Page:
MOSCOW. (RIA Novosti political commentator Dmitry Kosyrev) - President Dmitry Medvedev and President Mahmoud Ahmadinejad will miss each other in Ashgabat, although the Iranian President will visit the capital of Turkmenistan only a week after his Russian counterpart.
Chinese President Hu Jintao was in Ashgabat the previous week to inaugurate a gas pipeline linking Turkmenistan with China.
Each of these three guests has received a portion of Turkmen gas. China will get 40 billion cubic meters of gas per year, and Russia 30 billion cubic meters (although Mr Medvedev and Turkmen President Gurbanguly Berdymukhamedov have recently agreed to restore gas supplies to the former amount of 50 billion). Iran will import 20 billion cubic meters of Turkmen gas (Mr Ahmadinejad, just like Mr Hu, is coming to launch a gas pipeline).
A 40-30-20 combination is a good symbol of Turkmenistan's return to the international arena as a state which plays an important role in the affairs of Central Asia and the rest of the world. China, Russia and Iran are some of this Caspian country's partners, but lets not forget other important countries such as Kazakhstan and Uzbekistan, which are also involved in the Chinese-Turkmenian gas pipeline project.
Afghanistan, Turkmenistan's remaining neighbor, has indirectly caused the Caspian republic's relative self-isolation. The main reason lay in the special ties between former Turkmen leader Saparmurad Niyazov and the Taliban regime in Afghanistan. When the United States started its war in Afghanistan in the winter of 2001-2002, Turkmenistan fell into complete isolation, as if it did not exist.
However, when the George W. Bush administration asked Mr Niyazov to allow it to transport aviation fuel by railway from Ashgabat to Hairaton, he agreed. In addition, American aircraft were allowed to refuel in the Turkmen capital. Under the new agreement, which also mostly deals with refuelling, a group of seven U.S. service members are permanently stationed in Ashgabat.
Nevertheless, it was the Afghan war that consolidated the Niyazov regime in its "quiet" policy. Turkmenistan did not join the Shanghai Cooperation Organization (SCO) or the Collective Security Treaty Organization, was generally inactive in international affairs and, unlike Kyrgyzstan, did not allow itself to be turned into the main base of the U.S.- and EU-financed non-governmental organizations (NGOs)
At the same time, Mr Niyazov finally froze the country's domestic politics, making Turkmenistan a Caspian version of North Korea. However, it became clear after he died in December 2006 that the regime, which erected golden statues in his honor and required students to read his book "Rukhnama," was not destined to last for a long time.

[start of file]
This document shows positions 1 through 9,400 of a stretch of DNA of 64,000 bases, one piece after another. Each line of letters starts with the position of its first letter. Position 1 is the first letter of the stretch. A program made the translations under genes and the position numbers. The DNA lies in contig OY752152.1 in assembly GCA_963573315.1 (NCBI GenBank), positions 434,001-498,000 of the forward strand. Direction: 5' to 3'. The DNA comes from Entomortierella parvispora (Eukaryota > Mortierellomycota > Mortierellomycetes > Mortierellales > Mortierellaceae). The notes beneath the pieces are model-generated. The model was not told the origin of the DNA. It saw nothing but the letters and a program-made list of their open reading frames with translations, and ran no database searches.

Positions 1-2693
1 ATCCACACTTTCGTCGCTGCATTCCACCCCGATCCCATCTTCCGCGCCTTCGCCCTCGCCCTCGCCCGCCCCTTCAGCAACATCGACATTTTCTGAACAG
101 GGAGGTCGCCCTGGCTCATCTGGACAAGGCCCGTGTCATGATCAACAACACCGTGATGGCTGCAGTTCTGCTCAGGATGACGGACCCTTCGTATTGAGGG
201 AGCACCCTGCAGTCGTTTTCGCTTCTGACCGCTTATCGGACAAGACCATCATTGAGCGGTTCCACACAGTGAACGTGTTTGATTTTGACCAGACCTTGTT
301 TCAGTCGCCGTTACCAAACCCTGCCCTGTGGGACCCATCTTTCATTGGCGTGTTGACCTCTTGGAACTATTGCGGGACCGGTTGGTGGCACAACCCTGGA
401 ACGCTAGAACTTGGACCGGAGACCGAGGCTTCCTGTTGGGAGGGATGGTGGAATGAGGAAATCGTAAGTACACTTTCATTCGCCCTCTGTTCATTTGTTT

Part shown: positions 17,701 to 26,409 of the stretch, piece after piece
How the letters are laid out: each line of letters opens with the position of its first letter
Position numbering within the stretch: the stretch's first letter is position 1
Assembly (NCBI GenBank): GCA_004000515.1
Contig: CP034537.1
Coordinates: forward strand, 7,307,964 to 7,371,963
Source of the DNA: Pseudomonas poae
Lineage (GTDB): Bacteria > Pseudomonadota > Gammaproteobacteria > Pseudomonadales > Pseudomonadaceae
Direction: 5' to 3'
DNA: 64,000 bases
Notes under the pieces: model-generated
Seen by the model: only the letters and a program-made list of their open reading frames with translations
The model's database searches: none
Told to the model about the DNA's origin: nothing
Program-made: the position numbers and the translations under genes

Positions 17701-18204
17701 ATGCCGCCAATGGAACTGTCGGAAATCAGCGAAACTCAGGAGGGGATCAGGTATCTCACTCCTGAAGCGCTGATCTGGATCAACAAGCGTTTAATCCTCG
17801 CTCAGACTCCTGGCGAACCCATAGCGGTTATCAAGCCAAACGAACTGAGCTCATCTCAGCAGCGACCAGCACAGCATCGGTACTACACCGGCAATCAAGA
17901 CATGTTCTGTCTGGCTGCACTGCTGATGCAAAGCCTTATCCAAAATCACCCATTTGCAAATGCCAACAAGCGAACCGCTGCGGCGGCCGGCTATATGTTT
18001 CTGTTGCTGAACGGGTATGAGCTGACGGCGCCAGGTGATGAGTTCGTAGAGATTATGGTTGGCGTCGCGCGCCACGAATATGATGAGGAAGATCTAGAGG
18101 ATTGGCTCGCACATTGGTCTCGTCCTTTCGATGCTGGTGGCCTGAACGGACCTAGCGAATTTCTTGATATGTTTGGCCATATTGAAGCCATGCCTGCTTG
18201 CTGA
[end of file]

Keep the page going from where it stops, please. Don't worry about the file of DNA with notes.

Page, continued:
Moscow wondered how to build relations with Ashgabat several times. This was essentially an ideological issue, especially considering that ethnic Russians (8% of the country's 5.5 million-strong population) were plainly being harassed by the former regime. One option was to follow Bush's example and subject the regime to isolation and sanctions for human rights violations. But as was mentioned earlier, Bush himself had ties with the regime. The main point was that U.S. ideology, which favored regime change in Central Asia, made America an unwanted guest in the region. Importantly, this ideology also isolated America from countries like Burma (Myanmar), where Moscow made the same choice as with Turkmenistan, and which recently reached an agreement with Moscow on the sale of a large consignment of military aircraft.
Essentially, in the early 1990s Moscow opted for gradual development of contacts with Turkmenistan, particularly regarding gas supplies. If it had not been for the regrettable episode last spring when Moscow and Ashgabat openly quarrelled over the price of gas and other gas-related problems, Moscow's choice of policy could confidently have been called correct.
Important figures were made public on the eve of Medvedev's visit to Ashgabat. During the first nine months of this year, bilateral trade (without counting gas) reached $900 million, which is a 20% increase compared to the same period of the previous year. Russia has become Turkmenistan's biggest trade partner (in 2008 it accounted for 39.2% of Turkmenistan's trade). These results were produced by the right policy.
Now Ashgabat can quietly concentrate on its policies towards the West. Ashgabat may not have enough gas for the West, but Western and Japanese investment is being already discussed. In November, the U.S. Congress set up a bipartisan Caucus on Central Asia in order to promote U.S. relations with this region. Some participants in its meetings continue talking about the need to help the region's countries "make the transition to democracy" but councils on trade with each country (but not with Turkmenistan) have already held investment seminars.
In addition, Assistant Secretary of State for South and Central Asian Affairs Robert Blake has already announced a series of talks with each of the region's countries. He made a point that the United States will conduct these talks in the spirit of mutual respect, without claiming a monopoly on the truth or attempting to impose its system on anyone.
This approach will inevitable bring success to the United States, and life in the region will become really interesting. President Medvedev's visit to Ashgabat fits well into the common trend of change.
The opinions expressed in this article are the author's and do not necessarily represent those of RIA Novosti.